As I was typing the headline I realized the opportunity might come earlier in the producers than in the restaurants. So I threw Tyson, ConAgra and Smithfield into the mix.
This is all about sticky prices squeezing margins on the initial upticks in inflation. Now I shall go in search of companies that still use (or switched back to) FIFO accounting, in hopes of getting the "Switch to LIFO" effect.
I feel so '70's.
From the Omaha World-Herald:
Warnings of higher food prices headed for American supermarkets and restaurants were swallowed easily across much of farm country Wednesday.HT: ZeroHedge
The big gulp came when the U.S. Department of Agriculture reported that global demand had pushed U.S. corn supplies to their lowest point in 15 years.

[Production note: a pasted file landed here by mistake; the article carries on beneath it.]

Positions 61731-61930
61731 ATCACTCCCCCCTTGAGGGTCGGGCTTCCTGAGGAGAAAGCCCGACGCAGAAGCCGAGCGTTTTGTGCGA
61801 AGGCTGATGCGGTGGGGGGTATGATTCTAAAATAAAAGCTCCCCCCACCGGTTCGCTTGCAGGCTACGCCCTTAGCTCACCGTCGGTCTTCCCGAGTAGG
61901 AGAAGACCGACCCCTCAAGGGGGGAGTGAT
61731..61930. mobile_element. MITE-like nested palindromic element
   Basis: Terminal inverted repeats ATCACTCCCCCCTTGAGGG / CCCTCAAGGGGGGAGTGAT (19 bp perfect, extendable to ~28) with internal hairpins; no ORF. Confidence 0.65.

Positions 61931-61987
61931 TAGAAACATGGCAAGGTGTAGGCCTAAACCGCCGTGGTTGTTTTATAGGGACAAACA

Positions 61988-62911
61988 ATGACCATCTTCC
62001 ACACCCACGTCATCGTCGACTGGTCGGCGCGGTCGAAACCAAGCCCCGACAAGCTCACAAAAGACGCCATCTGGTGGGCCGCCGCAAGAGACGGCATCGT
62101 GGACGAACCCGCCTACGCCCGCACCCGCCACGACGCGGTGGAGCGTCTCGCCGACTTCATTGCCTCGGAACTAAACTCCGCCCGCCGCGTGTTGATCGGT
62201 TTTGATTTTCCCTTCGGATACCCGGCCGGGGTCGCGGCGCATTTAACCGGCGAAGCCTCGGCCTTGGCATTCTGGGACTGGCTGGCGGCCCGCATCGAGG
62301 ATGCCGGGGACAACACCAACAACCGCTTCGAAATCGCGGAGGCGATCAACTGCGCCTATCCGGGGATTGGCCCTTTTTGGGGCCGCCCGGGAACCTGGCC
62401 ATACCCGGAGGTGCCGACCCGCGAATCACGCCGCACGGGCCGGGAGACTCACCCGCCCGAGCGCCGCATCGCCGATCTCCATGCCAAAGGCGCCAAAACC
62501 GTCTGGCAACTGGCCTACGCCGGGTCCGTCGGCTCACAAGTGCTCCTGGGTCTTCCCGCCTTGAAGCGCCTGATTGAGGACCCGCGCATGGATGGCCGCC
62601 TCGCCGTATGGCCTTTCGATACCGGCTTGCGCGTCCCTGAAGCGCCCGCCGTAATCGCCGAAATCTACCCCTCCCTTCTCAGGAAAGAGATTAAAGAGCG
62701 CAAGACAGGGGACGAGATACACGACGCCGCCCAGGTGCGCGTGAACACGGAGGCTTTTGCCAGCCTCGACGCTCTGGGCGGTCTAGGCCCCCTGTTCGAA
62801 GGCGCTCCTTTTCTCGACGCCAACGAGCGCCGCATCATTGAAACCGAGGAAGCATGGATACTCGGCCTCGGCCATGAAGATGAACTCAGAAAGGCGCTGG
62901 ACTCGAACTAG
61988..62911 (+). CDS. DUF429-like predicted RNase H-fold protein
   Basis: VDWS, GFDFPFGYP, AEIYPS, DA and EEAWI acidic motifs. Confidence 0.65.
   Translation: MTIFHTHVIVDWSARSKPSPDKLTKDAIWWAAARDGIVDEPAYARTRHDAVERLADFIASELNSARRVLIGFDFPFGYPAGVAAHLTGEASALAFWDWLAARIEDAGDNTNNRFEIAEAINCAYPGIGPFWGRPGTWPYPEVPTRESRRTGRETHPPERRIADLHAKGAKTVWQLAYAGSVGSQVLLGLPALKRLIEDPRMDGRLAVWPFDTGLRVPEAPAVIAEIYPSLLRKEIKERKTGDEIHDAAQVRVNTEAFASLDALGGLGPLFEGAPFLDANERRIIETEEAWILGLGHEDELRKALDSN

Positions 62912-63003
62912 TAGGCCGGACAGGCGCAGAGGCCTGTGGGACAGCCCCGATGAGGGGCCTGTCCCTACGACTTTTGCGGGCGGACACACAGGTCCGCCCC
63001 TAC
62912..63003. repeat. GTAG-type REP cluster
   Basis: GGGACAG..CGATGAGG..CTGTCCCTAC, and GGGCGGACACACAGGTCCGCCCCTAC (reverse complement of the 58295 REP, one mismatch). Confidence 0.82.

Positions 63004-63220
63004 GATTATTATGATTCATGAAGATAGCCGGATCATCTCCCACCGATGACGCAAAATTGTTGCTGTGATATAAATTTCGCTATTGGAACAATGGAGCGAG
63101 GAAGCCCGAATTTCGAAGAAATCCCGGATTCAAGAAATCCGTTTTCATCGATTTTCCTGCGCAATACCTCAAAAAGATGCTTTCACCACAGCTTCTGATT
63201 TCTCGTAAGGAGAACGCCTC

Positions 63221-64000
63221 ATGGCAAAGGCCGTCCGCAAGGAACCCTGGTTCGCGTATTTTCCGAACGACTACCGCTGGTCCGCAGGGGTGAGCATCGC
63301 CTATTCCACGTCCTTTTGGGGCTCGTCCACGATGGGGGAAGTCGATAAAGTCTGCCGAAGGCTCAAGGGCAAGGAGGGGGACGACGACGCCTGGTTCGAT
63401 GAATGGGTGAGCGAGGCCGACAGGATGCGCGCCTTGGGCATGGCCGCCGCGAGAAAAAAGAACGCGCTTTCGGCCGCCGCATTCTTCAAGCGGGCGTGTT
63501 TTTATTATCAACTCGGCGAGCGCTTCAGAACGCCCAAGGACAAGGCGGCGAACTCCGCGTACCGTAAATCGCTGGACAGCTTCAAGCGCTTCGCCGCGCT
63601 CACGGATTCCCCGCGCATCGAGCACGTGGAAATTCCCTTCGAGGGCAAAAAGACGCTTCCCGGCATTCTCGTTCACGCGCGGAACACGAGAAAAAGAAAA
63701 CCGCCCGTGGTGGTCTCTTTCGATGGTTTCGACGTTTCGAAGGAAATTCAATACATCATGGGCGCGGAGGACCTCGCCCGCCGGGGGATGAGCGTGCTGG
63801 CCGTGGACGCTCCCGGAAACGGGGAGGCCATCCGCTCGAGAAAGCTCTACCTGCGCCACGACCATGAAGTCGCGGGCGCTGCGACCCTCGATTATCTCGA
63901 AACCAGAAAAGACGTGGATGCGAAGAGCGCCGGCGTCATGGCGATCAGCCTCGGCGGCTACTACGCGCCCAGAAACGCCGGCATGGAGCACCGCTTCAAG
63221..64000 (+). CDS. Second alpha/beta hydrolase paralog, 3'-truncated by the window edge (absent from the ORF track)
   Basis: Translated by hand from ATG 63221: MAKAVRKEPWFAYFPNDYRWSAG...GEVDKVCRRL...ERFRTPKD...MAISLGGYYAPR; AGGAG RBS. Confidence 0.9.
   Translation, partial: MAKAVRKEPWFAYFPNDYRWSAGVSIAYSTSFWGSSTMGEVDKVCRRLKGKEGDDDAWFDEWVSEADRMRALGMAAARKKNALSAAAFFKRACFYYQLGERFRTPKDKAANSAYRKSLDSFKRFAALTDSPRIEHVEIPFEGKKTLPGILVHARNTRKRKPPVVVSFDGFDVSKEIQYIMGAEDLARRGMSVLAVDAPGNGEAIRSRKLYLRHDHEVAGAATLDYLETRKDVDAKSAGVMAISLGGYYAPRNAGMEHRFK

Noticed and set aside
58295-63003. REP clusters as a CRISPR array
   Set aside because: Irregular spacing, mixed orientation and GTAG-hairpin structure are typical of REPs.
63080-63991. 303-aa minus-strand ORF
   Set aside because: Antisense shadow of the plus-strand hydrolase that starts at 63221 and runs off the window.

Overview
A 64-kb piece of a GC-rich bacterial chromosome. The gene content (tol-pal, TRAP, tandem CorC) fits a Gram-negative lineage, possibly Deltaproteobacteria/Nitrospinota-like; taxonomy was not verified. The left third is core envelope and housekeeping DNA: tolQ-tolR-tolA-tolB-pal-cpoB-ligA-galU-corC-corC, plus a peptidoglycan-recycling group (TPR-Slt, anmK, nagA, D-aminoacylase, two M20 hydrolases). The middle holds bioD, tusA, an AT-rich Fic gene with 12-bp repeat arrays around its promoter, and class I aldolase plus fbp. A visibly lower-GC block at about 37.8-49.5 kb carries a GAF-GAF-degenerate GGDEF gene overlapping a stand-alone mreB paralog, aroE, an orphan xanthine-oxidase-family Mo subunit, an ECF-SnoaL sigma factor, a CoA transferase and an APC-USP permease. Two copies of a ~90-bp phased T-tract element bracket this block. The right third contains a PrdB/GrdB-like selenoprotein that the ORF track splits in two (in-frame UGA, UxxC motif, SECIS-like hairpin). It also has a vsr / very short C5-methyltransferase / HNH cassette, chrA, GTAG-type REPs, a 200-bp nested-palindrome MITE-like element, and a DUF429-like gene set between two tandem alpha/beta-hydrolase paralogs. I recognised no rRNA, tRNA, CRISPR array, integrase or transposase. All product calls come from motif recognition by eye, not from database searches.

The price of corn, which has doubled over the past six months, affects most food products in supermarkets. It's used to feed the cattle, hogs and chickens that fill the meat aisles.
It is the main ingredient in Cap'n Crunch and Doritos. Turned into syrup, it sweetens most soft drinks and many foods.
Corn also is part of the agricultural blend that fuels the economies of Nebraska, Iowa and other farming states. Iowa is the nation's top corn-producing state; Nebraska is third.
Shoppers could see higher grocery bills as early as three months from now, though most of the impact won't be felt for another six months, said Scott Irwin, an agricultural economics professor at the University of Illinois.
Chicken prices are among the first to rise because the bird's life span is so short that higher feed costs get factored in quickly, he said. Price hikes for hogs take about a year and cattle two years. Prices on packaged foods take six or seven months to rise....MORE